With respect to the translation itself, every attempt has been made to render the text in natural English rather than transposed Tibetan. Much of the latter part of the book (points six and seven) are written in a Tibetan dialect. I am grateful to Cyrus Stearns, who has been working with Dezhung Rinpoche, for giving me the benefit of his research on these phrases. Written as they are in idiomatic Tibetan, I have attempted to translate them into idiomatic English. Trungpa Rinpoche's own rendering has also been helpful and has been included in the Appendix for comparison.
Finally, I would like to thank Jane Gray, Tom Quinn, Eric Lawton, and others for their assistance in editing and improving the text.
Ku...: l\lcLum Los Angeles, 1987
IN TIJE ELEVENTH CENTURY, Buddhism in Tibet was reestablishing itself in the wake of the attempted sup-pression by Langdarma. 1 It was a time of intense interest in the Buddha's teachings. Numerous Tibetans under-took the long and hazardous journey to India to study with Buddhist masters, and Tibetan kings and rulers in-vited Indian masters to Tibet. Among those invited was Atisha,2 one of the leading teachers of his day. Rinchen Zangpo, known as the Great Translator, had repeatedly urged him to come, both on his own initiative and as a representative of kings in western Tibet. In 1042, Atisha finally accepted the invitation.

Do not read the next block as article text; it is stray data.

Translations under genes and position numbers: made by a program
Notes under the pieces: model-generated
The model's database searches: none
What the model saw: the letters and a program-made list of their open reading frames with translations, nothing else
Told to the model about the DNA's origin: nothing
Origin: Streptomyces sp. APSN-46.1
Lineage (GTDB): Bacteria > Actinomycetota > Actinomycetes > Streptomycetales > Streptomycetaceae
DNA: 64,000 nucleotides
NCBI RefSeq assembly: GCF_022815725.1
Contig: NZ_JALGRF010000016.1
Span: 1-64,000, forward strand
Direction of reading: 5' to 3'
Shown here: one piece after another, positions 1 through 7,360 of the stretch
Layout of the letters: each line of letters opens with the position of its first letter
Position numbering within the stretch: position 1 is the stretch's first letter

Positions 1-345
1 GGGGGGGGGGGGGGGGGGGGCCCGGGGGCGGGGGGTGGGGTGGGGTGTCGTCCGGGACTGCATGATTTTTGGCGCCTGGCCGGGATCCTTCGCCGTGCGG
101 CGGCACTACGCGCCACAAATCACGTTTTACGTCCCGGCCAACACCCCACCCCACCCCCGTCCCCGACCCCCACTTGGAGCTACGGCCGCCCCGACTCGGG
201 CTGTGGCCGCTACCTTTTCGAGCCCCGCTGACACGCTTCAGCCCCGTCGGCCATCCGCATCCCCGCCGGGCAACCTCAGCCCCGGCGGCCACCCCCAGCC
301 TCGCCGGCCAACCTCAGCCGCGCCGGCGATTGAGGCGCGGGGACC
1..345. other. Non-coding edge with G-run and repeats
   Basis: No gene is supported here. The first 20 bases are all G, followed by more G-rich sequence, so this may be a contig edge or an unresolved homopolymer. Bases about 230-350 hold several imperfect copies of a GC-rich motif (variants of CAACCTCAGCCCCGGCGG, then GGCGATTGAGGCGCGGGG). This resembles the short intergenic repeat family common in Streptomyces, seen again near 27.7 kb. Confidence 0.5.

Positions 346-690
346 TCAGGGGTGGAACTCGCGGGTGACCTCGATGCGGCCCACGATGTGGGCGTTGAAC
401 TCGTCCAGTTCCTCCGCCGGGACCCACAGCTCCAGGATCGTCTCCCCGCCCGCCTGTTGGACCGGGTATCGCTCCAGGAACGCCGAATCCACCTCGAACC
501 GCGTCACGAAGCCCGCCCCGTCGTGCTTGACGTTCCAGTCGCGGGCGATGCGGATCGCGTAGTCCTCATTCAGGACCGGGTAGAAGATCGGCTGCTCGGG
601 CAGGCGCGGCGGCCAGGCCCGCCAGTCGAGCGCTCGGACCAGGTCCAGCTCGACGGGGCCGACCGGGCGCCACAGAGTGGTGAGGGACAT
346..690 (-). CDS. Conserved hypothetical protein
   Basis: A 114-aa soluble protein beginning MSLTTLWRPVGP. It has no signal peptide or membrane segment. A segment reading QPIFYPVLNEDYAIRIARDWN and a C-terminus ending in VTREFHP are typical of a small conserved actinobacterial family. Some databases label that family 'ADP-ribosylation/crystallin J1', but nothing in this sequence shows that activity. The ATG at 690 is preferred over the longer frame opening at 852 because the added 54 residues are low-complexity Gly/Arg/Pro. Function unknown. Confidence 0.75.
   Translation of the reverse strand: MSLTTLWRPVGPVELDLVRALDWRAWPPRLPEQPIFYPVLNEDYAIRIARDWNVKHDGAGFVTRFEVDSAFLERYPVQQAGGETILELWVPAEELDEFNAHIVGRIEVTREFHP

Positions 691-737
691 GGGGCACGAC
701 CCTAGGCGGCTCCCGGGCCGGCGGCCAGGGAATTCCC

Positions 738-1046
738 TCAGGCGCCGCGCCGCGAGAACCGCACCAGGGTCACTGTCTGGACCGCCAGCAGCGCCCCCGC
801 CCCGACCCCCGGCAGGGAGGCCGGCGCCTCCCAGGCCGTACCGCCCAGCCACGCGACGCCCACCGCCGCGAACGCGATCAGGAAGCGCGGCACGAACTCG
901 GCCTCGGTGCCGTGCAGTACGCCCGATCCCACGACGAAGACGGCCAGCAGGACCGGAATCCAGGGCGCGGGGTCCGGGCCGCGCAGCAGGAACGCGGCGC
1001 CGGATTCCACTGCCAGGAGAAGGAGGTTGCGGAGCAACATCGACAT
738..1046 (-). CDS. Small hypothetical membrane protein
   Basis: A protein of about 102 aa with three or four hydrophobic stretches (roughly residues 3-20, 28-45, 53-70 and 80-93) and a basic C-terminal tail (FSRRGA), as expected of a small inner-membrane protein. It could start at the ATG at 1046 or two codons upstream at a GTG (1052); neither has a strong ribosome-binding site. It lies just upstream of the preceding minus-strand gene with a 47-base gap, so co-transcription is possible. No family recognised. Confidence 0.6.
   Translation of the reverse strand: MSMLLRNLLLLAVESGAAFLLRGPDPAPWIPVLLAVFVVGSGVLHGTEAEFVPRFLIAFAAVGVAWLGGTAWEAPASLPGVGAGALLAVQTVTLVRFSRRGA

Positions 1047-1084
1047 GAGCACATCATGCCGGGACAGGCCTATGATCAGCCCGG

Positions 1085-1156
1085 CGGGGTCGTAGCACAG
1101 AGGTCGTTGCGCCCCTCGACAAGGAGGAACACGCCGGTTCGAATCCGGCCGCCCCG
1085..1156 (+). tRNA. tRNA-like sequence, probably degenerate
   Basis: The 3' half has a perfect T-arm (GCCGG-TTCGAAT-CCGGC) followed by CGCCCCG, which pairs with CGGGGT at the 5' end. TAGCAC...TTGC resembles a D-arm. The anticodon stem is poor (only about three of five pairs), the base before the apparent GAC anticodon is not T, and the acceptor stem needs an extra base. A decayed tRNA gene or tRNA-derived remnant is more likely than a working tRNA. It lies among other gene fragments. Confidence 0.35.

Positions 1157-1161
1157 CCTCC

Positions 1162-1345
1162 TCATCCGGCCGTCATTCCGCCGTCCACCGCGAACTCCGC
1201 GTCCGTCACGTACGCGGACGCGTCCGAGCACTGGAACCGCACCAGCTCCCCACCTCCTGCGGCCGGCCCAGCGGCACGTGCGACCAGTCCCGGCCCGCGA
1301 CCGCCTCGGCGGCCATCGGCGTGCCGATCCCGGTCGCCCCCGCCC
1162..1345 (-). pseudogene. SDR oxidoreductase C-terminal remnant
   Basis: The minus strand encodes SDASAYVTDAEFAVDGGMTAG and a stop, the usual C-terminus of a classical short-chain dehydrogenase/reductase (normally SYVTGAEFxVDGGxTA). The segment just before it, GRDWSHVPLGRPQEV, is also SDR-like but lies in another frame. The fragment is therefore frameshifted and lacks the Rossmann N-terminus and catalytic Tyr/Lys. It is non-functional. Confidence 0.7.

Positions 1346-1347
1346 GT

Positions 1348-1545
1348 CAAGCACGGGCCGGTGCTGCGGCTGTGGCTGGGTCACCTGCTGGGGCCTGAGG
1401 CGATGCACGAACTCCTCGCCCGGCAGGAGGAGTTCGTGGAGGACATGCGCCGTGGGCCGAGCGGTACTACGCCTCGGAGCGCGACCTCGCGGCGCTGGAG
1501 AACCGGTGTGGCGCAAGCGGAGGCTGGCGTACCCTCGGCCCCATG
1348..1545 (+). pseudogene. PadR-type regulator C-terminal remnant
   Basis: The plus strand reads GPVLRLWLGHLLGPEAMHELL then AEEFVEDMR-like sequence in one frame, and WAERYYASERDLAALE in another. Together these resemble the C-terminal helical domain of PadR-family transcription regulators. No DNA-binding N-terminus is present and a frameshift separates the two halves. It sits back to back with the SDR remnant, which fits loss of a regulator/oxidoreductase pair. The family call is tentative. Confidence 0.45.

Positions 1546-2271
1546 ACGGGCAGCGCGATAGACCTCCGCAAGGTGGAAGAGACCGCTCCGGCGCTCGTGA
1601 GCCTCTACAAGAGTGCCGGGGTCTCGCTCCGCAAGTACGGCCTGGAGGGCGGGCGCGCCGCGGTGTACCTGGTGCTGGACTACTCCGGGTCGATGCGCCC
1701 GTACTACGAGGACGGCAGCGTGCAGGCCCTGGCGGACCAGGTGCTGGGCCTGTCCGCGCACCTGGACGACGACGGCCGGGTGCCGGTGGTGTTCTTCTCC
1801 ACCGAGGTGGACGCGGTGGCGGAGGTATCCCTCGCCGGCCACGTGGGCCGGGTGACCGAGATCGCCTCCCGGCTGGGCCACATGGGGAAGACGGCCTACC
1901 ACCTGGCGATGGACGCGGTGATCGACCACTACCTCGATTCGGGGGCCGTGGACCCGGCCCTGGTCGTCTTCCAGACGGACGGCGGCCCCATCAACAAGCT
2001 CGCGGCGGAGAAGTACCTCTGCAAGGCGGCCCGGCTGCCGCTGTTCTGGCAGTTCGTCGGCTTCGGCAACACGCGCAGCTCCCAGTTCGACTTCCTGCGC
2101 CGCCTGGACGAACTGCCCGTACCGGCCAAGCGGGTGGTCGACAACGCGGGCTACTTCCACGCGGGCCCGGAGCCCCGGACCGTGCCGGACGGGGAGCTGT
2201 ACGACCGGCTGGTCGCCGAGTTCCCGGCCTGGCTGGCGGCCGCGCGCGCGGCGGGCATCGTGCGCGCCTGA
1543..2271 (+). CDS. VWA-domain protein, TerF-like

In Tibet, Atisha worked to establish a proper per-spective and understanding for spiritual practice by teach-ing a synthesis of three lineages of Indian Buddhism: the lineage of Profound Philosophy, which originated with Shakyamuni Buddha and was taught by Nagarjuna3 through the inspiration of the bodhisattva .Manjugosha;4 the lineage of Vast Activity, which came from Shak-yamuni Buddha and was taught by Asanga5 through the inspiration of Maitreya;6 and the lineage of Blessing and Practice from Buddha Vajradhara,7 transmitted by Tilopa. 8 Particularly crucial in Atisha's presentation were the roles of refuge9 and bodhicitta. to His insistence on refuge as the basis for all practice of dharma earned him the epithet "The Refuge Scholar."